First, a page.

Superordinate and Basic Category Names in Discourse: A Textual Analysis

Edward J. Wisniewski, Gregory L. Murphy

Research output: Contribution to journalArticle

Abstract

Recent work on the categorization of objects in scenes and on the acquisition of children's concepts suggests that superordinate concepts represent groups of concept members and the relations among them. In contrast, basic concepts typically represent the characteristics of single objects (e.g., chairs have four legs, a back, and are for sitting on). If language use mirrors conceptual structure, one would expect to find differences in the use of basic and superordinate category names in discourse. In particular, people may use superordinate terms more often to refer to multiple objects rather than individual objects. Basic category terms may be used more often to refer to individual objects. The analysis presented here addressed this hypothesis by examining a large sample of references to superordinates and their basic categories. The proportion of references to single versus multiple objects was calculated for superordinates and their basic categories. Results showed that superordinates were more often used to refer to groups and classes of objects. In contrast, basic category terms were most often used to refer to single objects. The results suggest qualitative differences in the use of basic and superordinate categories in discourse and in the representation of their corresponding concepts.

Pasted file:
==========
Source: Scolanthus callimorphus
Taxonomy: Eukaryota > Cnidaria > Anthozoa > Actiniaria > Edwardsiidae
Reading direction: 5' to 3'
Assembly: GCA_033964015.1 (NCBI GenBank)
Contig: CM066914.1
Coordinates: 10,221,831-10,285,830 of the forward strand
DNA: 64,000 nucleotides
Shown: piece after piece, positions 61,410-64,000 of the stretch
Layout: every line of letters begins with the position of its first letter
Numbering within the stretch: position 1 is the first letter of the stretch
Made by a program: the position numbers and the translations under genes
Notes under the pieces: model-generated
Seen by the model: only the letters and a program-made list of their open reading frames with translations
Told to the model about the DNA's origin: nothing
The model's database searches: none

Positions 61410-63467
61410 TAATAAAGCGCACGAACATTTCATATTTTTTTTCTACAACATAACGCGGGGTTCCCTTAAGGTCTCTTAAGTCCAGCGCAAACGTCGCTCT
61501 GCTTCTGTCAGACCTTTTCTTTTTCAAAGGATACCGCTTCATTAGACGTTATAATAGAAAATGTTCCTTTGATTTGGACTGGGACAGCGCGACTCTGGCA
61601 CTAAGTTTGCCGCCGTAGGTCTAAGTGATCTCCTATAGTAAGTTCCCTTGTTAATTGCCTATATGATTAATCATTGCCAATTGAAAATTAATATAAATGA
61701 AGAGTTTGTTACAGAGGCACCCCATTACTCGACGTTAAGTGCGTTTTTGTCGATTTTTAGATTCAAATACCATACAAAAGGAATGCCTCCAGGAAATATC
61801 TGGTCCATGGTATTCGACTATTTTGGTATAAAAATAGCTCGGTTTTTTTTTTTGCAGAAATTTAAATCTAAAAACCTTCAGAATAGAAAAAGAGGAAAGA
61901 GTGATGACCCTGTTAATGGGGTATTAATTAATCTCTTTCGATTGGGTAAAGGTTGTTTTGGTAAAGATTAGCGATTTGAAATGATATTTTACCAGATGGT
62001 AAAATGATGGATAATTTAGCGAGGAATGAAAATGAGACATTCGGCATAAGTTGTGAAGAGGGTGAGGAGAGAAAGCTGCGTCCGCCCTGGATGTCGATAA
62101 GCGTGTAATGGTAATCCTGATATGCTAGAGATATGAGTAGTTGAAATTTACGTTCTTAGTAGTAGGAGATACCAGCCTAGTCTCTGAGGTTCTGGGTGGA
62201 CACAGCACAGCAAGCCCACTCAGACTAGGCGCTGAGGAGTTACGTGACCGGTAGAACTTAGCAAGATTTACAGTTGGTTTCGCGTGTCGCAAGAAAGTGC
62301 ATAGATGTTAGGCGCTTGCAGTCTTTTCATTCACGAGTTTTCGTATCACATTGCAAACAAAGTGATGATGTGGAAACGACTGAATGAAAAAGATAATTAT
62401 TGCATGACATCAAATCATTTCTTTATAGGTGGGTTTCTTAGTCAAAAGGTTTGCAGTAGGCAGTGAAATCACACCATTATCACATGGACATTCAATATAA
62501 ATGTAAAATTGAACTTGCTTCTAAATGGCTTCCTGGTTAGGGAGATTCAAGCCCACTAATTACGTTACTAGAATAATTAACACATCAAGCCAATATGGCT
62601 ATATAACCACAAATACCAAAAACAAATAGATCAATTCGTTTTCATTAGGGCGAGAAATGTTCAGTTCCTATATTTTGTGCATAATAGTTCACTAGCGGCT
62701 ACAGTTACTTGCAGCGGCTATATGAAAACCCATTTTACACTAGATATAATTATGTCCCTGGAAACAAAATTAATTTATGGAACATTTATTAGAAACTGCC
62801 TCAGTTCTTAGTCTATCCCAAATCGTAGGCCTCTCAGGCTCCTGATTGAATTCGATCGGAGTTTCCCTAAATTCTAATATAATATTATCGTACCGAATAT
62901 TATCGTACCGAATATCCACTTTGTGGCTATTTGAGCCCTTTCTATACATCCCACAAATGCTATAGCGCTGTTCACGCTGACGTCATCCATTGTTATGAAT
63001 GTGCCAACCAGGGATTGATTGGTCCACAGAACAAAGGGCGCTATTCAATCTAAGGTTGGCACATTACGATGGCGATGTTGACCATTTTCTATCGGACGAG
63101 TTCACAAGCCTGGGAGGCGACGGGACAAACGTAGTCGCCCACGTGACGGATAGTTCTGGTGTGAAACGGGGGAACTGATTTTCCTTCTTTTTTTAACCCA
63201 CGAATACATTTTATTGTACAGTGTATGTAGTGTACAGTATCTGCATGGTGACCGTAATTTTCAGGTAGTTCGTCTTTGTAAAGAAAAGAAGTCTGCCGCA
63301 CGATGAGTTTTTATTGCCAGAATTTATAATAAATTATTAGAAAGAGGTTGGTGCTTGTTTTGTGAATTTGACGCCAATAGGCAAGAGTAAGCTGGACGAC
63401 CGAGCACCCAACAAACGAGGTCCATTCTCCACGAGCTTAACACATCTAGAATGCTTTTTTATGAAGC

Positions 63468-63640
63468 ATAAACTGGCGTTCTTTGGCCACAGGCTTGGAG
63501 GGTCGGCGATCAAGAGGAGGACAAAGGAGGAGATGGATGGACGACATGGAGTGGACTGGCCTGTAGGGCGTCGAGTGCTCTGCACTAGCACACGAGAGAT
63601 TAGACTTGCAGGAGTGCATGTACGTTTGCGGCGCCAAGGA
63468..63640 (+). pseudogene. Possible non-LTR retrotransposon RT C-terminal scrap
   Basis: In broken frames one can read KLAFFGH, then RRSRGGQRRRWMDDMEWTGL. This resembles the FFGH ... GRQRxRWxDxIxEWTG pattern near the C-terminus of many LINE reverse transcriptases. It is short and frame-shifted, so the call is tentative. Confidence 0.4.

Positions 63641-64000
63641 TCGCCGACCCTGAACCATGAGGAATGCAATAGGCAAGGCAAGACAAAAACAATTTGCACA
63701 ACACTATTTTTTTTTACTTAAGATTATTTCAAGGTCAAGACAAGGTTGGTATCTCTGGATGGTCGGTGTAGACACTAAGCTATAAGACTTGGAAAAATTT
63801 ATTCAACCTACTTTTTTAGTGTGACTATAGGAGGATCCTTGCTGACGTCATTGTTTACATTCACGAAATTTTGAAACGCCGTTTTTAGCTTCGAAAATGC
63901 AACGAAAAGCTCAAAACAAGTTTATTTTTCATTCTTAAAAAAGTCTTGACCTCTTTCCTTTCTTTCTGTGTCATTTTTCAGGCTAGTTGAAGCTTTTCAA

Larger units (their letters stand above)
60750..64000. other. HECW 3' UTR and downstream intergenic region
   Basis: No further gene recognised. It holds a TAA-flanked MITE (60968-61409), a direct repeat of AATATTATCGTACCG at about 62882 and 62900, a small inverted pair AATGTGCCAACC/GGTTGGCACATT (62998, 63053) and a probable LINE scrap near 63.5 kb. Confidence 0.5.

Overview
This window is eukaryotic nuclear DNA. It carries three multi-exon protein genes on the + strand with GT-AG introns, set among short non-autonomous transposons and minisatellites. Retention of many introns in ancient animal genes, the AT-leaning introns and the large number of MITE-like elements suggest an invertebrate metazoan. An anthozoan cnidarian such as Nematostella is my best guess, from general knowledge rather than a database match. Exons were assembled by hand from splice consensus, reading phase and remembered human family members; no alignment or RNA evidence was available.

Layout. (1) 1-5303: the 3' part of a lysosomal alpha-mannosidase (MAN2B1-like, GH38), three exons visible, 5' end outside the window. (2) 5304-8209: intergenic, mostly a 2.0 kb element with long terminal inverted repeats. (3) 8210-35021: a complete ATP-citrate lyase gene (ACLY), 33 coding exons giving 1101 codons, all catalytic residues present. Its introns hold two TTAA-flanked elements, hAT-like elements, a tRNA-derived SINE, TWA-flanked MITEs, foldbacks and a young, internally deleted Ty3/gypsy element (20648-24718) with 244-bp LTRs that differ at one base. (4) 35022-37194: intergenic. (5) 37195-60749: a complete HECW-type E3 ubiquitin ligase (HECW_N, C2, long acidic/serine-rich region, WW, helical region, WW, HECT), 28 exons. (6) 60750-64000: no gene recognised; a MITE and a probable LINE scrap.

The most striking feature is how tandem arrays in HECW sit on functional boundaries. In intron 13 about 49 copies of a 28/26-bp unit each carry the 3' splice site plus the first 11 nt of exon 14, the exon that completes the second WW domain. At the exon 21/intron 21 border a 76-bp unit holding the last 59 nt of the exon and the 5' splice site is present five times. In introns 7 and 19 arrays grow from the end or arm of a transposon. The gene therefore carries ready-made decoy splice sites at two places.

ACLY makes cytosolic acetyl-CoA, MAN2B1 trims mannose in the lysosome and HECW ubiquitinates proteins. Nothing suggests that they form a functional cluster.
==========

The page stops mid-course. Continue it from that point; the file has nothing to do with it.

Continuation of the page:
Original languageEnglish (US)
Pages (from-to)245-261
Number of pages17
JournalDiscourse Processes
Volume12
Issue number2
DOIs
StatePublished - Apr 1 1989

ASJC Scopus subject areas

  • Communication
  • Language and Linguistics
  • Linguistics and Language

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